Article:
Bone: histological preparation
This composite shows the two procedures by which bone is prepared for microscopic viewing. While each procedure has advantages, neither presents a complete image of bone. Therefore, when studying bone, try to imagine the appearance of both preparations, while viewing only one. 400x, 200x
Decalcified bone >
In a decalcified bone preparation, the organic matrix (fibers and ground substance, “X”) and cells (arrows) are preserved (fixed). The inorganic matrix of calcium phosphate is removed. The tissue is then prepared like any other non-calcified tissue. While the cells and organic matrix are well preserved, the fine structure of the matrix is less evident.
Ground bone >
In a ground bone preparation, organic components are not preserved, so bone cells and organic matrix are not present. What remains is the inorganic matrix of calcium phosphate (hydroxyapatite). In this procedure, an unfixed bone is finely ground until it is thin enough to transmit light. The fine structure of the matrix is seen in excellent detail.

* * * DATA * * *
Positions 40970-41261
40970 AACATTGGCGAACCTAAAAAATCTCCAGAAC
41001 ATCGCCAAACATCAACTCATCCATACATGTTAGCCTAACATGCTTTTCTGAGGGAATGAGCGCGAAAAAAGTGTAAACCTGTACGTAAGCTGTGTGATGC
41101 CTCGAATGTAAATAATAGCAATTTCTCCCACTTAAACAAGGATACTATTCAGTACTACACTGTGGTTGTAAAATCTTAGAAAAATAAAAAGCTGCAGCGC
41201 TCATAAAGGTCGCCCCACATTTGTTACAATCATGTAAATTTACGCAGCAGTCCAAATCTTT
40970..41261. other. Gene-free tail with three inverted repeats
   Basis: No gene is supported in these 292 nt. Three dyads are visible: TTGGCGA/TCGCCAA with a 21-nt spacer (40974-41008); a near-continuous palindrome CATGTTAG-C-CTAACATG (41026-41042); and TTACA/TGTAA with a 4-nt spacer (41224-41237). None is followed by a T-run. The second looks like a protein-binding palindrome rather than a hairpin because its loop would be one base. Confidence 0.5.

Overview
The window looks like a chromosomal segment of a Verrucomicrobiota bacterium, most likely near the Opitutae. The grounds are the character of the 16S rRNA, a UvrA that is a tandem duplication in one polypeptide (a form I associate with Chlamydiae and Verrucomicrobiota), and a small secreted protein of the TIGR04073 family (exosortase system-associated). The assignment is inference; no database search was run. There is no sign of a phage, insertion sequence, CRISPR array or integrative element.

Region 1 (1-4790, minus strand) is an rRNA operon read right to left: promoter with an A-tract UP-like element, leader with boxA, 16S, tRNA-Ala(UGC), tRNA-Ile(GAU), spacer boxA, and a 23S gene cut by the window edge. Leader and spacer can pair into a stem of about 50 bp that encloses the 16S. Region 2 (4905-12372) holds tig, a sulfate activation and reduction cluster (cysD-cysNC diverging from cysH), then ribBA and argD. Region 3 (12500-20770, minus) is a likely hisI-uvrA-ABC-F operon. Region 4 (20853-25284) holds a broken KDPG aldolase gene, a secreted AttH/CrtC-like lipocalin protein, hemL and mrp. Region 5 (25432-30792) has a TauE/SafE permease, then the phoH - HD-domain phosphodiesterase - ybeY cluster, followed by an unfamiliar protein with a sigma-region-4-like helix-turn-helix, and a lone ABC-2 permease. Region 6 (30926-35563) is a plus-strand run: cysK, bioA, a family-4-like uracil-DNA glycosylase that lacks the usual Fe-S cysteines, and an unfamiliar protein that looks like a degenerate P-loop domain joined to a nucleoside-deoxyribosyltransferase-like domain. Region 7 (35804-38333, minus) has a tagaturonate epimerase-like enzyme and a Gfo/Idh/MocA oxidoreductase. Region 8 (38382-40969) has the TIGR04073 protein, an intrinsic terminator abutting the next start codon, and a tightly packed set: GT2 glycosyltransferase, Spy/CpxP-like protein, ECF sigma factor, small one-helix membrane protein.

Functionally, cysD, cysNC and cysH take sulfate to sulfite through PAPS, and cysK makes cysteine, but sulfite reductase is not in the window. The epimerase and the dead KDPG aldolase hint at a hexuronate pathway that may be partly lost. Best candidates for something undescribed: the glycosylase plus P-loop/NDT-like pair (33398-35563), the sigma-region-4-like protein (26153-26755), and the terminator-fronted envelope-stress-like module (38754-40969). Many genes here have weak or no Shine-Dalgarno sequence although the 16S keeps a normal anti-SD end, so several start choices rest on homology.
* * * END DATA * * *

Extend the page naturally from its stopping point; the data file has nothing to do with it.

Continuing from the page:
Lamellae of bone >
Mature bone is composed of lamellae or sheets of bone that may be arranged concentrically (red arrows) or linearly (green arrows). Lamellae are more readily seen in the ground bone preparation. When calcium phosphate has been removed, as in the decalcified preparation, lamellae are less evident.
Osteocyte lacunae >
In the decalcified preparation, osteocytes are present and can be seen located in spaces called lacunae. In a ground bone preparation, the cells are no longer present, but their lacunae are readily apparent as black spaces.
Image from the University of Cincinnati slide collection.